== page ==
Butterfly slept in her big girl crib for the first time last night. Seeing as she’d officially exceeded the 15 pound weight limit on her bassinet by 2 pounds at her 6 month checkup, I decided it was time. (Everyone follow those numbers? Because I think I just sprained something trying to keep them straight.) So with a sigh, I set up the crib in Ladybug’s room (yup, she gets the new roommate because StrawBee still thinks climbing in the crib and jumping while the baby is sleeping is a good game) and laid the Captain down to sleep.

With nary a peep, she conked right out.

As I lay in bed that night, I was sorrowful. I had the baby monitor turned on for the first time at night; I had my door and Ladybug’s door open; I reminded myself that I wasn’t deaf and wouldn’t sleep through her crying. I closed my eyes, and imagined the blog post I would write about it. About how, like with my other children, it was such a wrench to let her go. How it was hard to wake up at 4 and realize that she was still sleeping because, since she couldn’t hear me close by, she didn’t feel the need to nurse. How it was difficult to keep from jumping out of the bed to keep from checking on her every time I rolled over. How it was saddening to think she might be the last baby to sleep in my bedroom for a long, long time.


Butterfly was kind to me, however.


She didn’t give me a chance to experience a single one of those things.


In fact, so worried was she about my overwhelming mental discomfort, she decided to let me know that she wasn’t really all that far away.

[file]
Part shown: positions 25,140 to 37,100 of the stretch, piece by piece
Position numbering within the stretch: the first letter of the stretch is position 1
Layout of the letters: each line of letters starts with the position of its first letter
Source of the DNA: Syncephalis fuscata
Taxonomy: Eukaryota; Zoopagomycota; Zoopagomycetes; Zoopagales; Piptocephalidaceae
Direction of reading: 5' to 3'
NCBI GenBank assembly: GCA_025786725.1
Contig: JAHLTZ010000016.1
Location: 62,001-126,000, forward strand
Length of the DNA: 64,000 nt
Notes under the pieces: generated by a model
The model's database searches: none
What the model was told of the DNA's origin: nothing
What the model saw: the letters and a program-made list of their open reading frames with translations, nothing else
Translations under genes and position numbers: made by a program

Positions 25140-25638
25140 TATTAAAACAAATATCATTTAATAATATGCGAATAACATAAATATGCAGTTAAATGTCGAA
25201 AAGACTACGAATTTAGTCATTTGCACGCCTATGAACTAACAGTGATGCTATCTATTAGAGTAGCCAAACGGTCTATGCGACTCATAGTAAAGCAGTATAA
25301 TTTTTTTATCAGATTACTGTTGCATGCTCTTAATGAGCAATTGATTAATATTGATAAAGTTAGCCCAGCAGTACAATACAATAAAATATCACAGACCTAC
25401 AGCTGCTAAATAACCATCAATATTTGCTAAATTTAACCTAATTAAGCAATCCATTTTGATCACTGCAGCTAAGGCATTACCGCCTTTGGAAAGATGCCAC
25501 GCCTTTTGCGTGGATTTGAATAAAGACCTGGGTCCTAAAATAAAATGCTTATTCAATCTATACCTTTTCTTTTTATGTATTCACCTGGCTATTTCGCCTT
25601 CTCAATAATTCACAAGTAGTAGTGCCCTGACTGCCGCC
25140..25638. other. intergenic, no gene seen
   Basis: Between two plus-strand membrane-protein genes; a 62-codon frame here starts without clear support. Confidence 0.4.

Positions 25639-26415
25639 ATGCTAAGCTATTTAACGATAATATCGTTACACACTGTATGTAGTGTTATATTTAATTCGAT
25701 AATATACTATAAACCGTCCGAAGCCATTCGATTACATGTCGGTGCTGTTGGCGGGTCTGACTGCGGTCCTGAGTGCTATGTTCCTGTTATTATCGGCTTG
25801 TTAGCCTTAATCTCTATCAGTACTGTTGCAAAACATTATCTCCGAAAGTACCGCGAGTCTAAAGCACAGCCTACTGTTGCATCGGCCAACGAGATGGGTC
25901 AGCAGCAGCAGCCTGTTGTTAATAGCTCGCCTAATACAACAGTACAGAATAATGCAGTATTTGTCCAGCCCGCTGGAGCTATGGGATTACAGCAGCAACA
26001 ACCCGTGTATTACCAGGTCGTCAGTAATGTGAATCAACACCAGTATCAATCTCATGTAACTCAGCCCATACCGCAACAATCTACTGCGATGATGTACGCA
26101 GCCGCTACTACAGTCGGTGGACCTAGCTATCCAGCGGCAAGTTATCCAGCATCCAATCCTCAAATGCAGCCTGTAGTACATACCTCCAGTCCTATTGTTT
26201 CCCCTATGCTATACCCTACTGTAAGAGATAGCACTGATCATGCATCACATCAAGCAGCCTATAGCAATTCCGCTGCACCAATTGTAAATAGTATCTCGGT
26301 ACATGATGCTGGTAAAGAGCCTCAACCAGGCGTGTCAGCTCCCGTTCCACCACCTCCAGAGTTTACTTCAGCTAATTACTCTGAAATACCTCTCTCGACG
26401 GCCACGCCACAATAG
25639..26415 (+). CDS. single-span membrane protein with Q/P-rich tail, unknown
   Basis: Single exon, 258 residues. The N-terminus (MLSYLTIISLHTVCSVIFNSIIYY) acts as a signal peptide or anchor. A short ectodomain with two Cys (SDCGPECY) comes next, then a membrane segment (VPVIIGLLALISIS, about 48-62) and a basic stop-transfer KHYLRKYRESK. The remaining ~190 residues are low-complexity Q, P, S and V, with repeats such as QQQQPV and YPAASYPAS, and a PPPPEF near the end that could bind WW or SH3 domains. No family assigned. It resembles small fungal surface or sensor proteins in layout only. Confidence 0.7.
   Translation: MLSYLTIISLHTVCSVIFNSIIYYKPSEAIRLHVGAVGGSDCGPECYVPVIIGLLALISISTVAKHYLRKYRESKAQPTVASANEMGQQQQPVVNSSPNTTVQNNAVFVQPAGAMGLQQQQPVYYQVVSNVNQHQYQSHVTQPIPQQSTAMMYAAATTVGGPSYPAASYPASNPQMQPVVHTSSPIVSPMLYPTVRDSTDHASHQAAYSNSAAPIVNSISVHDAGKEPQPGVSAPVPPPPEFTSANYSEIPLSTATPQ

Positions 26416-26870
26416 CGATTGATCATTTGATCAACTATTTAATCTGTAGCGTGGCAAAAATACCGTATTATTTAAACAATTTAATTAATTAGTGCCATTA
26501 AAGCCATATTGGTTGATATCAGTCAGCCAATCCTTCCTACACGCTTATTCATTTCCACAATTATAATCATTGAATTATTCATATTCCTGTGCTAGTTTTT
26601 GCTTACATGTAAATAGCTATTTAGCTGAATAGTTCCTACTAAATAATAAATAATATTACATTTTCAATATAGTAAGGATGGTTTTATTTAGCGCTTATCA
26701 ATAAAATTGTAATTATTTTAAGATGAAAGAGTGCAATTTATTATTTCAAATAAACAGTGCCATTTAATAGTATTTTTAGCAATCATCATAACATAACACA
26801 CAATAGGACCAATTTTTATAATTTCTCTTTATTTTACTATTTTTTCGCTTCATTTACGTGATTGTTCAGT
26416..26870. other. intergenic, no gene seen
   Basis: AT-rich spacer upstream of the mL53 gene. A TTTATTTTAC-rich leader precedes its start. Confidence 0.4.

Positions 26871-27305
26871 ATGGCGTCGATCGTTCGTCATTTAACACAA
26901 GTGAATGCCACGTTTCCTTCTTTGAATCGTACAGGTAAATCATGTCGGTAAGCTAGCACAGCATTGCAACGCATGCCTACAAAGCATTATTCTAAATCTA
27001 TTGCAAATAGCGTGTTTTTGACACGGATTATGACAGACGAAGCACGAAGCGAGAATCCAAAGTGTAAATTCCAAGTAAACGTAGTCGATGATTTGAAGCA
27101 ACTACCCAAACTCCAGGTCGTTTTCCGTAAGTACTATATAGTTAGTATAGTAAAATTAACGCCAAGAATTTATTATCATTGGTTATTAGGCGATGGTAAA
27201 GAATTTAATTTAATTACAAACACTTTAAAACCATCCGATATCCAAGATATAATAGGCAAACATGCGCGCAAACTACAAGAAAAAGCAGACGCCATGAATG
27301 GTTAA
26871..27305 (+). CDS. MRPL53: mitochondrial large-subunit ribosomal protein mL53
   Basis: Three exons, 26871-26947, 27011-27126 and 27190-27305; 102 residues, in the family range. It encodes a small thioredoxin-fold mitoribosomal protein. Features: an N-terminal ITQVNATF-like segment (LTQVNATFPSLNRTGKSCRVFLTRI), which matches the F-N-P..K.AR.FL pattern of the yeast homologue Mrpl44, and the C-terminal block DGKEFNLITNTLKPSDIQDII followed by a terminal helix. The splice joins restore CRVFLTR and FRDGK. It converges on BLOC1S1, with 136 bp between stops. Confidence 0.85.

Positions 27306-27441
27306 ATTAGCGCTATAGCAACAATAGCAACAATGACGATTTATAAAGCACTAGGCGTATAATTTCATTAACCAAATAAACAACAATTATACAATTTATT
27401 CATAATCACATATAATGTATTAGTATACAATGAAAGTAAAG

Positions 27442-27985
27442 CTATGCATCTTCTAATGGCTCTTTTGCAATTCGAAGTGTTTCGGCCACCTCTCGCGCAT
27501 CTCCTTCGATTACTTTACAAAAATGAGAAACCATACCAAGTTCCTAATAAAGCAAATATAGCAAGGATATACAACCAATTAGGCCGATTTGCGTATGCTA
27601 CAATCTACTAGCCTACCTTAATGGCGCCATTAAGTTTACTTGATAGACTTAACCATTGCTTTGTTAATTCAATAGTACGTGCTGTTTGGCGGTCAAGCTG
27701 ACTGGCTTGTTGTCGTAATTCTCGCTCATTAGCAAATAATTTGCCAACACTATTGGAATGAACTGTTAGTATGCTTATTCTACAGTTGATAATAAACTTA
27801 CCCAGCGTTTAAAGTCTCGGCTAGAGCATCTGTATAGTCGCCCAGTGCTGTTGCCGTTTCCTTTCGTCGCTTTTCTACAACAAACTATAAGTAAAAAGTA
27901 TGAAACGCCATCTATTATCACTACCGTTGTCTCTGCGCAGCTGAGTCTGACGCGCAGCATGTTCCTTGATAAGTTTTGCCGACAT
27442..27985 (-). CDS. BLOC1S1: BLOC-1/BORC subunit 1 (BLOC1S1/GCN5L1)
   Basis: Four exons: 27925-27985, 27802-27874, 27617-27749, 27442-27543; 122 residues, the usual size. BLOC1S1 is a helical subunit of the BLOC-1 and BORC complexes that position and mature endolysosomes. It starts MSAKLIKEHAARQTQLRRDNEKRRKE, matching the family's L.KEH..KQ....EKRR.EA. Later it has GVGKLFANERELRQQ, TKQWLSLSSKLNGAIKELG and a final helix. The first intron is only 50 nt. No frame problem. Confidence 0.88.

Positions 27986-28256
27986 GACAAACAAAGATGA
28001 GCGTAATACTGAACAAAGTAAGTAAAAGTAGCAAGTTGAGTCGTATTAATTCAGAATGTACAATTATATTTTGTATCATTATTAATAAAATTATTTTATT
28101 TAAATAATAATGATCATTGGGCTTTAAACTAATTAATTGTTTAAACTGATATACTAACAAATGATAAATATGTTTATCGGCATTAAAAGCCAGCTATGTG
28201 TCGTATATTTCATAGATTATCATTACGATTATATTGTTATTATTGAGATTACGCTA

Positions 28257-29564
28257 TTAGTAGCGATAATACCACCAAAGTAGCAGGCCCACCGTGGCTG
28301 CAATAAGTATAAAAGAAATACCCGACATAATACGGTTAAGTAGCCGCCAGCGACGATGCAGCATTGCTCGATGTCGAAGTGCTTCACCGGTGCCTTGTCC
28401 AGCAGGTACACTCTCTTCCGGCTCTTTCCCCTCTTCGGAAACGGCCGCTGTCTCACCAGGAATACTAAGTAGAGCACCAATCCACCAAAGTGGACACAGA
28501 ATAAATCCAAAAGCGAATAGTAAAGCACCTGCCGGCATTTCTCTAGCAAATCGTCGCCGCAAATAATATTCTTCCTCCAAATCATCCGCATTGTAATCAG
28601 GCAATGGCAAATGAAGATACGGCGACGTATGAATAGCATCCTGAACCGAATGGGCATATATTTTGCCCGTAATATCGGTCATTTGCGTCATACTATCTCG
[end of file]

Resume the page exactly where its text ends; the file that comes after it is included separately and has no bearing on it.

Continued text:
11:53… 12:00… 12:12… 12:54…

She assured me that she wasn’t going to abandon me.


That we’d always be fast friends in the small hours of the morning.


And that no matter what else happens, she’ll be happy to see me standing next to her crib.

5:30… 5:42… 6:06… 6:31

Butterfly just wanted to make me happy and leave me comforted. I think she may be a bit of an overachiever.


I may also have prayed for God to make me a morning person.

You’d think I would’ve learned after how praying for patience went.


Happiness: Check. Patience: ... give it time?


About Carolynn the Dyer

If I've learned one thing by having three children in four years, it's that babies are not, in fact, the best birth control. ... Okay, just kidding. I've really learned that laughter is the only way to survive the wilds of parenthood, and life in general. Also, that it is indeed possible to do dishes, parent, and carry on a conversation at the same time. If that sounds like fun, or just impossible, then come join me on my blog--and join me in the jungle.
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